Amy also was concerned about what others would think of her if they knew about her attack. “The reason I didn’t tell anyone for a long time was because I thought my friends would judge me. Now that just sounds stupid. I was afraid they would be like, ‘Oh, it’s your fault,’ or, ‘Oh, you’re very flirtatious you probably wanted it to happen,’ or something like that.”
Amy struggled with telling her story, especially to those closest to the situation. “I didn’t really talk to my sister after (the attack),” she said. “I felt a lot of guilt over it. My sister was basically dating him and I felt like if I told her she’d either not believe me or feel guilty about it because it was someone she knew and was comfortable with and let spend the night and all that.” The shame, fear, and guilt Amy felt rendered her silent and confused. “The longer I waited to tell people, the more I got the feeling that people would think I was lying. I thought that they would want to know why I took so long to tell them. But it’s not like I was going to run into the living room that morning and yell, ‘Hey, he just did that to me. Also, a big part of me just wanted to pretend like it never happened— like it was just some terrible nightmare.”
Lindsey and Amy did gain some insight regarding their own misconceptions of sexual assault.“Before this,” Lindsey said, “I thought [a rapist] was a random creepy college guy who did that to girls at parties. I didn’t think it could be someone that was my friend. I thought it took a certain kind of person to do that.”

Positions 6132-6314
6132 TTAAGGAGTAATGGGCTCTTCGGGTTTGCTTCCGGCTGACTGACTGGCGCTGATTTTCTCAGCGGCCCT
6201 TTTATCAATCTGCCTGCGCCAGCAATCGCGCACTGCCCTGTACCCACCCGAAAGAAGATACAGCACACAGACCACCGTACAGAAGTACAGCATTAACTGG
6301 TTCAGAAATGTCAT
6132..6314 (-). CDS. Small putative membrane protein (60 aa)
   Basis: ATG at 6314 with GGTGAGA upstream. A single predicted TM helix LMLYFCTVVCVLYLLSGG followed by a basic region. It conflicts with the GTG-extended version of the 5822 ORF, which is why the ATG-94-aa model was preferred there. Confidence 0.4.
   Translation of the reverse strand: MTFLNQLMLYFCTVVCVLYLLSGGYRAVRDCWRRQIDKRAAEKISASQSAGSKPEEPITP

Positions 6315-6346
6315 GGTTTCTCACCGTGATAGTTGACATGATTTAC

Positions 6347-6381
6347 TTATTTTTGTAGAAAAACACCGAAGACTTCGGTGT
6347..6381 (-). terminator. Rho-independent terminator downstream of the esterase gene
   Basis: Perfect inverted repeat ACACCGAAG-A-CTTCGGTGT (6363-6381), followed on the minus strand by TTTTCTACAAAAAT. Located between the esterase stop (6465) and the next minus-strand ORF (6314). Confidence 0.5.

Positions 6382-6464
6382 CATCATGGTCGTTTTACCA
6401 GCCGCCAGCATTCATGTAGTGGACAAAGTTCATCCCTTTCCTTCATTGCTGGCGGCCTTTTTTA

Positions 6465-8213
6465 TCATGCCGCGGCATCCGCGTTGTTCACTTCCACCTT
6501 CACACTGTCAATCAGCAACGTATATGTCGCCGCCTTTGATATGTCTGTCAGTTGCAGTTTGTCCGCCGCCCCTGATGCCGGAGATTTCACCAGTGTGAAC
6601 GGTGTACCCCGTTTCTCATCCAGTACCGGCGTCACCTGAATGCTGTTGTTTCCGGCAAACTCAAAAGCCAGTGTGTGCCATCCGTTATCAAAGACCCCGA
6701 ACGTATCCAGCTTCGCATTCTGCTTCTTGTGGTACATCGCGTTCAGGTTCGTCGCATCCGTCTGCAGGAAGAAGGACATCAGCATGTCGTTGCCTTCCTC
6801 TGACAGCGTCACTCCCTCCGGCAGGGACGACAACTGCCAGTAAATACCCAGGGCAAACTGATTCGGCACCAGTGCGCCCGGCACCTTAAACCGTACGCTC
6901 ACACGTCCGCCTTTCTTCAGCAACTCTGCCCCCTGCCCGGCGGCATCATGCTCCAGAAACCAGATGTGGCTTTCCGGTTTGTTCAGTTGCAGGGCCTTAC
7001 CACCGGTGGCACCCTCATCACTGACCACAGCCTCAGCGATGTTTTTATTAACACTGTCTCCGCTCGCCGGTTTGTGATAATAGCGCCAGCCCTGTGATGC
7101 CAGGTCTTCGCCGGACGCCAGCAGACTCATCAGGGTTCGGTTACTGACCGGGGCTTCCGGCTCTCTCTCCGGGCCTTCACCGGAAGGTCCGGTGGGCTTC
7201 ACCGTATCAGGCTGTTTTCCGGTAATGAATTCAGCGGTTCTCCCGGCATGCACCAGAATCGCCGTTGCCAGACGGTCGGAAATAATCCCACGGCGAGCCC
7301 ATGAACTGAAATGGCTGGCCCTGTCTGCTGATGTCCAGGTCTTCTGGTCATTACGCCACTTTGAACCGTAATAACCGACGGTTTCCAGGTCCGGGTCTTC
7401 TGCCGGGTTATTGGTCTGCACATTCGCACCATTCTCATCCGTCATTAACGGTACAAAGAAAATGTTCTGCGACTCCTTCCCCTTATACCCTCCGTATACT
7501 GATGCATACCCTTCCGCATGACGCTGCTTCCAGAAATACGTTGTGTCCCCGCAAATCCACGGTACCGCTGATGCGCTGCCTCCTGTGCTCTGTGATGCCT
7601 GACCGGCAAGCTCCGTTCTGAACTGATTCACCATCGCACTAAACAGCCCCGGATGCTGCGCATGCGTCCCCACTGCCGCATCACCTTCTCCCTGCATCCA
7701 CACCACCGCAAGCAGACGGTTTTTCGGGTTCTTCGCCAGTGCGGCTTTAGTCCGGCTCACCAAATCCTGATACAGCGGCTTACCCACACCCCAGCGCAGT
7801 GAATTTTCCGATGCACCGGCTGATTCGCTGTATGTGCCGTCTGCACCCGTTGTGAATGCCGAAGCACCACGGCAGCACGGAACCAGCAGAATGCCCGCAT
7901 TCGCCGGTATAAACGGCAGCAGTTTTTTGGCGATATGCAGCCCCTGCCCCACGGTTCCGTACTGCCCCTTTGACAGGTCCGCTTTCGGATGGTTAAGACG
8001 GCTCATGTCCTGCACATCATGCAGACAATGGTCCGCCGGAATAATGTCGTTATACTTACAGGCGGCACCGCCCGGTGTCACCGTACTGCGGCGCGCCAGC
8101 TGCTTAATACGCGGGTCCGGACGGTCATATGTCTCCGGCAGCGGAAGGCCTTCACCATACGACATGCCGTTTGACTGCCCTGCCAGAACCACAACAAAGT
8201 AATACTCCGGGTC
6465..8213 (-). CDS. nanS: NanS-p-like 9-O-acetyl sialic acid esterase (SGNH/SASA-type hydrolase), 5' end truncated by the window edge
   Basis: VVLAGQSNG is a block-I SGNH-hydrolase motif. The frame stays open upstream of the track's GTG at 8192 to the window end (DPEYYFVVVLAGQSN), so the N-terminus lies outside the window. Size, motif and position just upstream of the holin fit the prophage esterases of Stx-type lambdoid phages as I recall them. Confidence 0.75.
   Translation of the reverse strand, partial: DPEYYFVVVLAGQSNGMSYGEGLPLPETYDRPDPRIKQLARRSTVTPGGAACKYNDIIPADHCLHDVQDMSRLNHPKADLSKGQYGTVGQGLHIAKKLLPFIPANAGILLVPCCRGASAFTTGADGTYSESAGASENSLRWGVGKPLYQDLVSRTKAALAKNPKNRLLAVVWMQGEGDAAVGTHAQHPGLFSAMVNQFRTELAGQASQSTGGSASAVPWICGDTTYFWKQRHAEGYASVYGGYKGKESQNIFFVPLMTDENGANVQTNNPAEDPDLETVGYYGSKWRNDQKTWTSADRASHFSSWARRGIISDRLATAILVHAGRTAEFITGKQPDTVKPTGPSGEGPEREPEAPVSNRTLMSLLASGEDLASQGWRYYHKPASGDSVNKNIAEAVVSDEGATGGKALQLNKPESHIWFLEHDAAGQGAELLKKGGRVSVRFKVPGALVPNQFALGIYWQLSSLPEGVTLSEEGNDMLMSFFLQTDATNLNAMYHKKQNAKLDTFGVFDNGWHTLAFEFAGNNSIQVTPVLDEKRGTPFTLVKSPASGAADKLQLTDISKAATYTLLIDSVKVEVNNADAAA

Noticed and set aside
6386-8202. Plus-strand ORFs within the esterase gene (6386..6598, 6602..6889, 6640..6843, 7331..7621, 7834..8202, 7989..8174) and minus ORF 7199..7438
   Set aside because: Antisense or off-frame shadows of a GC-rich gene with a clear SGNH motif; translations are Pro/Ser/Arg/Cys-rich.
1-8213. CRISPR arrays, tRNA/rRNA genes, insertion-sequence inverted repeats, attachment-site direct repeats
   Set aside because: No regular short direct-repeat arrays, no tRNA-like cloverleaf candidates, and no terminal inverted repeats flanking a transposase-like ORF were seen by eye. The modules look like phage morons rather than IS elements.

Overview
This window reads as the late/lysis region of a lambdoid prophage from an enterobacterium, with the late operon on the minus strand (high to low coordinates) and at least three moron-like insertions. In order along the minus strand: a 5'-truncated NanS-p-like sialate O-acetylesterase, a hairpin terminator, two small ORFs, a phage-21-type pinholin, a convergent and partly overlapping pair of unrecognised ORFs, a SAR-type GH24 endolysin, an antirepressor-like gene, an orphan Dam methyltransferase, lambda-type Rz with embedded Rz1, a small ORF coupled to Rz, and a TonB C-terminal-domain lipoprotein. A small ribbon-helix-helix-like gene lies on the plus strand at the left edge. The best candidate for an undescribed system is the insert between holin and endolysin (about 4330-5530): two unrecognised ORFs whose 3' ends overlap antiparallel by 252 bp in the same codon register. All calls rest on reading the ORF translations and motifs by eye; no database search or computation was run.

“A lot of people think this is something that happens with people you don’t know and don’t trust. Most of the time it’s someone you’ve known for a while. When I think about what happened I remember thinking the whole night before that, ‘he’s protecting me, he’s someone I can trust. He’s being a good friend to me,’” Amy said.
In the aftermath of her assault, Lindsey has been able to focus her energy on trying to prevent this from happening again to someone else. “I’ve shared my story with so many people in fear that he’s gonna do it again. If I’ve seen girls close to him, I’ve told them this story, just so that they know that this is what he’s done to me because I don’t want him to do it to them.”
These stories aren’t being brought to light because the victims are being overdramatic about hookups they have come to regret. These are atrocities that have been festering under the surface of our seemingly privileged community and it is the time to confront the stigma and shattering illusions that our community has about sexual assault and rape. We, as a community of students, teachers, and parents, must first believe one another and support each other. Victims know that they are not alone. The conversation must stop revolving around what people should or shouldn’t do to avoid these kinds of attacks, and instead focus on the actions of those who are committing these crimes. We should all know how to execute bystander intervention when we see or hear about these kinds of situations taking place in our community so that it can be stopped. We need stories like these to keep being published so that the silence can be broken. It is crucial that we have the difficult conversations surrounding sexual assault with both boys and girls. And we must support these young women who have been brave enough to tell their stories and reward their honesty with compassion, justice, and the utmost respect.
If you have a story you would like to share, please email firstname.lastname@example.org.
An unedited version of this story was mistakenly posted in the news section .